Lunch with her mother was a weekly occurrence for Imogen. Sandy had a sound philosophy for why this should be.
“We’re both housewives now. Kept women. You have plenty of time to let me make you poppy seed chicken salad. And if it’s after noon we can have white wine.”
Sandy was on a high. Widowed at thiry-eight, she had just remarried at sixty-one. She acted like a girl most of the time, excitable, busy, and always ready to talk about her newly established sex life. The details were graciously kept to a minimum, but the images entered Imogen’s mind anyway: her mother’s legs wrapped around the dimpled hips of her seventy year old husband, his sweaty nose and chin buried in her freckled cleavage.
Why was it allowed for her mother to possess better stories every Wednesday? How could a woman supposed to be walking into her sunset years have the sex drive of an eighteen-year-old boy? Imogen had heard several times that women reach their sexual peaks at thirty. It could be true, but only if the women boast advancing careers and eighteen-year-old husbands.
“How’s Mark?” Sandy blinked into the sun as she rinsed out the wine glasses in the sink. She looked surprisingly beautiful, Imogen decided, the light touching her blonde lashes and painted lips. The lines and peach fuzz only gave her the faintest sign of matronly grace, and Imogen sighed in response to everything.
“Excellent as usual. He’s very busy right now with this lesson of his. A junior class is lucky enough to have him balancing dangerously close to teaching Christianity with a ball of glass that has little people inside.”
“It’s called ‘Roman Cosmology’. Apparently it has something to do with the development of both Christian doctrine and modern astrology.”
“Okay. I’m already lost, but go on.”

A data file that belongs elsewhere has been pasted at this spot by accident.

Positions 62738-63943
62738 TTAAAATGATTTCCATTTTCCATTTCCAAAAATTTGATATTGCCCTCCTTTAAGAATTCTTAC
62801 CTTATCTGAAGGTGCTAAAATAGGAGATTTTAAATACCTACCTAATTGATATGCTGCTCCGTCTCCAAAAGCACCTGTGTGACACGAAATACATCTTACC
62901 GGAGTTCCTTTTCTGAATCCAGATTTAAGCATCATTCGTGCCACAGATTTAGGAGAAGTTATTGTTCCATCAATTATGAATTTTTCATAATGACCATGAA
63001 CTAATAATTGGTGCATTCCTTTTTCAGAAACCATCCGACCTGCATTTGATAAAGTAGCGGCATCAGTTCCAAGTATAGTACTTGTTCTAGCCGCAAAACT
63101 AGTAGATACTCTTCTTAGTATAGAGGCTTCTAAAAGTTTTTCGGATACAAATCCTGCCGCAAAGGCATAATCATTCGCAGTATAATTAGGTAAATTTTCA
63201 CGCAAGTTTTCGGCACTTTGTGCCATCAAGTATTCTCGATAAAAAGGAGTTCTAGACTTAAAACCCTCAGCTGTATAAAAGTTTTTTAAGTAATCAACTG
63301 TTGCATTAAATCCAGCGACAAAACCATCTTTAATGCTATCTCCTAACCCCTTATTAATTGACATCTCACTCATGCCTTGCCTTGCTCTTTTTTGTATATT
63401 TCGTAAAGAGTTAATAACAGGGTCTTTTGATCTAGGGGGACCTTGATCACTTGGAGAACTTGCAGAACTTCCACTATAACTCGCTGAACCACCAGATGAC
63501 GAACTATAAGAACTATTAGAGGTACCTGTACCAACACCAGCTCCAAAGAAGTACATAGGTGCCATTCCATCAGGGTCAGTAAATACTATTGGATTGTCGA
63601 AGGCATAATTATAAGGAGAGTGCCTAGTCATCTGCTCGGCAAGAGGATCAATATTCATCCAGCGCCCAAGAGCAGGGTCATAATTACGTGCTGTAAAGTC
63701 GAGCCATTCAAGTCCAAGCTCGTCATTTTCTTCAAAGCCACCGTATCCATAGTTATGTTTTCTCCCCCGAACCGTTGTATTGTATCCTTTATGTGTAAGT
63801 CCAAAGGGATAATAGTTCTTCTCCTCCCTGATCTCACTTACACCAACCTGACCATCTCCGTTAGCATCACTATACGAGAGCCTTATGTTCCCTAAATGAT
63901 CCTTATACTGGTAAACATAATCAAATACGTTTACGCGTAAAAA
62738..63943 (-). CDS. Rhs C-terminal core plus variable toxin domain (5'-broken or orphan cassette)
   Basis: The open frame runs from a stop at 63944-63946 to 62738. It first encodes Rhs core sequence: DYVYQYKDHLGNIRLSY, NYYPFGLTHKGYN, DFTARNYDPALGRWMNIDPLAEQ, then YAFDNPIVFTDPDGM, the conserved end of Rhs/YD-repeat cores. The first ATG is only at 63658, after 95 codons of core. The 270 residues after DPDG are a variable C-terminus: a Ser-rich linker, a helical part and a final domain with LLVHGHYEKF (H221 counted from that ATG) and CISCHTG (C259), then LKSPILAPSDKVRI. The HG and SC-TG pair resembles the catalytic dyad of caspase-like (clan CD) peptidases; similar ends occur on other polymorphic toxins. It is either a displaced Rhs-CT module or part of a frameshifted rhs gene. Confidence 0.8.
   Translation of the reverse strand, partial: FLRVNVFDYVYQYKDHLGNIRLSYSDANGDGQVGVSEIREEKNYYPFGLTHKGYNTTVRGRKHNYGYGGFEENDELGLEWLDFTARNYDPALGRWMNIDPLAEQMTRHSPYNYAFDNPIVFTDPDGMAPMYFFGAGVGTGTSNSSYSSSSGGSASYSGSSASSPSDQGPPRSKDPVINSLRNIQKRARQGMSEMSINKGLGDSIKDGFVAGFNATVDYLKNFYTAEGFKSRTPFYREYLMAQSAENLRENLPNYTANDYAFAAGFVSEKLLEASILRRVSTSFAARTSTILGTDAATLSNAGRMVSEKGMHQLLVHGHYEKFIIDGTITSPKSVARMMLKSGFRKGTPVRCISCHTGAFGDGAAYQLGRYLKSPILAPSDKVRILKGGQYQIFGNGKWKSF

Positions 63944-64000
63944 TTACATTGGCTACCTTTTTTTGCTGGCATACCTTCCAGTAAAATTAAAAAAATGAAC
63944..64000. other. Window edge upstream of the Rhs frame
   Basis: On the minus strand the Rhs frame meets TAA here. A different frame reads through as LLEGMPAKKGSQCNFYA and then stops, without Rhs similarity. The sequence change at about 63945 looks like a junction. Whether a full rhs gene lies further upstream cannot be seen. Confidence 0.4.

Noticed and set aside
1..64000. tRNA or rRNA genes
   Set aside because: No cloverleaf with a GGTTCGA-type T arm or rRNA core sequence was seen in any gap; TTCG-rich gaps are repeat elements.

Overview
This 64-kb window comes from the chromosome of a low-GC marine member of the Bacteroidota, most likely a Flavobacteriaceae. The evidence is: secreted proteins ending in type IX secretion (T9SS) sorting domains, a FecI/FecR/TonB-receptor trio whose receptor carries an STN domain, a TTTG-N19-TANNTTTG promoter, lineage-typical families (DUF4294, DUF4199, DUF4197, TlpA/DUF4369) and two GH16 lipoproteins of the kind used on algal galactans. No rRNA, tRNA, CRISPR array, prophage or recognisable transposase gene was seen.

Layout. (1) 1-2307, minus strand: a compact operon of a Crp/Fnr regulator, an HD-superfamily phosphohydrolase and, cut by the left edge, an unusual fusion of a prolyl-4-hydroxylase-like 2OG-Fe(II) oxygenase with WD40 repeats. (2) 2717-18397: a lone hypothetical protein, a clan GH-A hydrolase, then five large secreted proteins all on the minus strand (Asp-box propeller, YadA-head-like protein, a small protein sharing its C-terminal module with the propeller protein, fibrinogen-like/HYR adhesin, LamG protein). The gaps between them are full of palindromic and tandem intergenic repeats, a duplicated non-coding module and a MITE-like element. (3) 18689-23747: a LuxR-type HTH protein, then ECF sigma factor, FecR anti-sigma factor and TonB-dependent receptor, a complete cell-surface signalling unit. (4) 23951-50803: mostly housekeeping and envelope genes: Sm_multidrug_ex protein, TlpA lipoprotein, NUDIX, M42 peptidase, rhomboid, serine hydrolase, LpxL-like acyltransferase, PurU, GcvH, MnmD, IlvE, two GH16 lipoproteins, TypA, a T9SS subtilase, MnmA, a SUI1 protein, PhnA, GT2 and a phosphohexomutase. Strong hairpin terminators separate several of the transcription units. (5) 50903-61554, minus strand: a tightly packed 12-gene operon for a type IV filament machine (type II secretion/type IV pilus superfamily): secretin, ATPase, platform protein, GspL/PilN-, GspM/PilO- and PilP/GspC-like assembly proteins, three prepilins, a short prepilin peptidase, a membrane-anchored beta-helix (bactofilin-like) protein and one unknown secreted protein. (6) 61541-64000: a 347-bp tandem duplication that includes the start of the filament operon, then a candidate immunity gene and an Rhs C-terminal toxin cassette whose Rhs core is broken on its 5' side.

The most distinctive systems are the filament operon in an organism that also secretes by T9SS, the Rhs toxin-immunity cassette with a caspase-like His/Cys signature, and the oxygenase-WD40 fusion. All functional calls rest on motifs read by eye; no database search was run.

“See, the Romans believed that the earth was at the center of the universe, the cosmos, the creation.” Imogen made a fist and waved her free hand over and around it. “It was made of rock, but outside, there were spheres of glass that encircled the earth. They were in layers, like seven of them, and in each layer there were beings. Each layer got better and better, like, first layer, sun, next, planets, next, stars, next, spirits, on and on. The higher spheres could move around and exchange beings and affect the lower spheres. Anyway, the Romans thought that the creator existed outside of the spheres, and was superior…”
“Why are the stars and planets better than the sun?”
Imogen froze her hand mid-wave. “Huh?”
“The sun. I thought the sun would be like a god.”
“Well, the astrology part is that the Romans thought that whatever was largest was closest. So, the sun, being kind of bigger than everything else, was closer than the itty bitty stars.”
“Ahh. My little smart cookie. How do you know all this?”
“Mark told me. When you’ve been married as long as I have you talk sometimes.”
“Stop it.” Sandy flipped the dishtowel in Imogen’s direction and flashed a mischievous grin. “I talk.”
“You might. So, in conclusion, class, Mark has a glass and porcelain model of the earth rock surrounded by glass spheres and supernatural things and tells these kids that it is the basis for western progression. Meanwhile you’re here with your life and I think I am dormant.”
Sandy poured two generous glasses of Pies porter. She was silent for a moment and then looked steadily at her daughter. “I’m not so fabulous. I’m happy as a goose but not because of activity. I am happy because I have a reason to enjoy being still.”
A silence rang against the fluted wine glasses and Imogen studied her mother’s content disposition. “After your father died I thought that if I just kept busy I would be able to overcome the emptiness. But the emptiness was in my home, and what I really wanted was to be there, still. I knew middle age was approaching. When Bob came along I knew I could be still with him.”
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